The Covid-19 pandemic brought enormous changes to every aspect of our lives and made us re-evaluate the meaning of home. During the pandemic our front door was the last line of defence against Covid and for many, home was the boundary of our day-to-day experience. For many people living in the rental sector the increased importance of home brought its own fears. The precarious tenure and weak tenant protections that are a constant feature of the rental experience were magnified by the public health emergency. The number of cases that Threshold’s advisors dealt with more than trebled in the three-week period between 9th March and 30th March 2020.
The response of government was to introduce a moratorium on rent increases and evictions. This was a hugely important step to provide much needed breathing space for tenants. As the pandemic progressed the pandemic related measures altered. Threshold worked diligently to ensure that the protections afforded to tenants were at the forefront of the government’s thinking and that the large number of people who lost their livelihood were not forgotten.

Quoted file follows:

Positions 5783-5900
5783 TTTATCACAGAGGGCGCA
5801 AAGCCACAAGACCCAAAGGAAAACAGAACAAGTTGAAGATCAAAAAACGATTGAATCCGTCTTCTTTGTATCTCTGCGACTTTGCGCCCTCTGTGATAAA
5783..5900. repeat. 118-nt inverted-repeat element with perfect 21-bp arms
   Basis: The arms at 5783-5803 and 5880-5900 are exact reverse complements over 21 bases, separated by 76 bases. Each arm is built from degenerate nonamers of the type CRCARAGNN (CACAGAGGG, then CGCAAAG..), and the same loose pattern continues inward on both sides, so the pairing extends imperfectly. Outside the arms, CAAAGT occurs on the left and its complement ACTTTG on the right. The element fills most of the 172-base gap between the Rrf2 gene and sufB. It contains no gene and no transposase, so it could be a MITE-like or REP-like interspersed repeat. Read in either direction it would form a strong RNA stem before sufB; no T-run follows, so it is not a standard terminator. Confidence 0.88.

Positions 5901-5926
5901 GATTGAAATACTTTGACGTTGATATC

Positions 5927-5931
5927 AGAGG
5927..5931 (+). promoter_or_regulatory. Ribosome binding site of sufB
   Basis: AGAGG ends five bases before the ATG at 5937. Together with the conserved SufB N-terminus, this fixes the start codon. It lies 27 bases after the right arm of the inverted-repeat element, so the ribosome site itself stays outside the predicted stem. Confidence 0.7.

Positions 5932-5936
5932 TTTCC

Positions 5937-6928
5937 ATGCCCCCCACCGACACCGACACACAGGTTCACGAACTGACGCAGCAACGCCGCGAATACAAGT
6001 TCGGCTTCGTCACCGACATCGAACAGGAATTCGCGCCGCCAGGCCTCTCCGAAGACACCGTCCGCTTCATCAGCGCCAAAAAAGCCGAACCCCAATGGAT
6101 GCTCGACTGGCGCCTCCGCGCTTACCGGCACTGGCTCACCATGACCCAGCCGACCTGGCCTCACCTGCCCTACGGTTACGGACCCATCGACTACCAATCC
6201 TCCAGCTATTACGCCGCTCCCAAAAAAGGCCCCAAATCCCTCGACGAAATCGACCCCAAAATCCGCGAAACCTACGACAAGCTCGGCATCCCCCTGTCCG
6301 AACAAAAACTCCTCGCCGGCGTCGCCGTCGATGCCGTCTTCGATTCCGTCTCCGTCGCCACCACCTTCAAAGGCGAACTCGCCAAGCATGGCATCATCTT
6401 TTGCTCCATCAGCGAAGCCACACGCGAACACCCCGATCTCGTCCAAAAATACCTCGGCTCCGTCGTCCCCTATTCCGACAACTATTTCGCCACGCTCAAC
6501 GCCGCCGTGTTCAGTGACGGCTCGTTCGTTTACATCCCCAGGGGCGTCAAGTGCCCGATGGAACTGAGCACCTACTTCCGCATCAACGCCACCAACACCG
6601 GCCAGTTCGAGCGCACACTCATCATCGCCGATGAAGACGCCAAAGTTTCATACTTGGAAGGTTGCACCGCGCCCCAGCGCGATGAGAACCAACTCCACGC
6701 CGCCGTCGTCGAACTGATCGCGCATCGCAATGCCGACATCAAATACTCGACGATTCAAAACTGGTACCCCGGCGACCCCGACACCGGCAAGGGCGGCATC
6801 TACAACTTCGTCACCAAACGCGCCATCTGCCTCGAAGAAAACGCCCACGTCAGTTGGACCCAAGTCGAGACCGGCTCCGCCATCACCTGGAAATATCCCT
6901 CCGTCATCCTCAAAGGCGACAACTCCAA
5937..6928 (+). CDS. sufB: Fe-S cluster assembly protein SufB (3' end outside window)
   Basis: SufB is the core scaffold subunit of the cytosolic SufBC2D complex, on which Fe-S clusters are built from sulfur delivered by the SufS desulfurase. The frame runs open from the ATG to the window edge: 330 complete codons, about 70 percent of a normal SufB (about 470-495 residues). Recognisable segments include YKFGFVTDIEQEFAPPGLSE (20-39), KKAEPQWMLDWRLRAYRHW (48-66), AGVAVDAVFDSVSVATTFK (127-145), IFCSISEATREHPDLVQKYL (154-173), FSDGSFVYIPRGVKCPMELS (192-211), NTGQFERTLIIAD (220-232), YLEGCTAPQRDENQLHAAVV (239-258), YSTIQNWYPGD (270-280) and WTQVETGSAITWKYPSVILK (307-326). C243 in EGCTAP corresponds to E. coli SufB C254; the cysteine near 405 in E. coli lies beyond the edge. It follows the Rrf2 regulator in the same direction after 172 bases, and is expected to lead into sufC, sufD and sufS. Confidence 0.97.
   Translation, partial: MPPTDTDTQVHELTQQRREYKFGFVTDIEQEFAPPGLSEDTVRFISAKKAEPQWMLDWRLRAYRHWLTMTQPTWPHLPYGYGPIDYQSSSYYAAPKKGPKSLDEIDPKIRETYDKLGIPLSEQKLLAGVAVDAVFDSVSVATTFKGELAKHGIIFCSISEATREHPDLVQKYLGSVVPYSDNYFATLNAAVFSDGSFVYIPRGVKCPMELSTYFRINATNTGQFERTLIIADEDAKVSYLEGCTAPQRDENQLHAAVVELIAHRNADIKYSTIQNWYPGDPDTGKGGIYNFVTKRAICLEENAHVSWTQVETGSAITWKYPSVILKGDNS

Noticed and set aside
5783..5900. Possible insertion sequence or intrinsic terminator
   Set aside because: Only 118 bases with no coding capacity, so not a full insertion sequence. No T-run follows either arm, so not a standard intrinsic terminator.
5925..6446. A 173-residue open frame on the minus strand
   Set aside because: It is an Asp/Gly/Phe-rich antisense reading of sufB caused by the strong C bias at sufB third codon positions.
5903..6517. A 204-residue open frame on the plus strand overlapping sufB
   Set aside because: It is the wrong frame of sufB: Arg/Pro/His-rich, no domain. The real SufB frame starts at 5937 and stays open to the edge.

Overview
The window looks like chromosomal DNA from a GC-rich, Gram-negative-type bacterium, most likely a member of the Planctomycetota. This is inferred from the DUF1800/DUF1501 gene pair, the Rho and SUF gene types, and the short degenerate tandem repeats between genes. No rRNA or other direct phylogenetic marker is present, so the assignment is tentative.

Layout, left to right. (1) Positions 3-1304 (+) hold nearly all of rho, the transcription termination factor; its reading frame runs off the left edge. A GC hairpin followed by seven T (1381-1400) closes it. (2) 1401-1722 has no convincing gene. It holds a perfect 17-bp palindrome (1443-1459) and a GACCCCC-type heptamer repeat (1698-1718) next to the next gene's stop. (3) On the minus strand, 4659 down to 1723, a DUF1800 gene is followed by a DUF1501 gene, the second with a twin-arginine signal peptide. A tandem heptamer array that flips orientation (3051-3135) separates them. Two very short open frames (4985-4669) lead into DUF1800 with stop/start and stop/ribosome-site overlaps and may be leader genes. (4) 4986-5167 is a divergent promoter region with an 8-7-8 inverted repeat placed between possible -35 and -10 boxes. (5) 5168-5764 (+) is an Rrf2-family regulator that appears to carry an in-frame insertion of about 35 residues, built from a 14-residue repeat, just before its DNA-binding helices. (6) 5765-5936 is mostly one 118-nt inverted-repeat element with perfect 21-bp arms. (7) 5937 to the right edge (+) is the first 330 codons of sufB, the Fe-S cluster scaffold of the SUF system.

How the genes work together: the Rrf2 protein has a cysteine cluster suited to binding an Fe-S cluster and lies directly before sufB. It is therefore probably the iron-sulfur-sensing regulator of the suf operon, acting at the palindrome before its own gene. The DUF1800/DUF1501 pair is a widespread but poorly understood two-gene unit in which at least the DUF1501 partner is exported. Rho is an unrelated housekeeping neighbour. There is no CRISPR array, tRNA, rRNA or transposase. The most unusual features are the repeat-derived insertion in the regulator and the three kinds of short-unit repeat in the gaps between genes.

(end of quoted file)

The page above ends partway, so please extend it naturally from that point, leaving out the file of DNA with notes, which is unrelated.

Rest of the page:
The accumulation of rent arrears by people who were unable to pay their rent due to the pandemic was an issue that Threshold campaigned actively on. We were pleased to see this issue addressed with a new procedure for dealing with rent arrears in the Residential Tenancies Act, but this fell short of a commitment to a dedicated rent arrears fund.
The moratorium demonstrated that the numbers of people entering homelessness can be reduced through government policy. Threshold will continue to advocate for the rules around no fault evictions to be tightened and reviewed.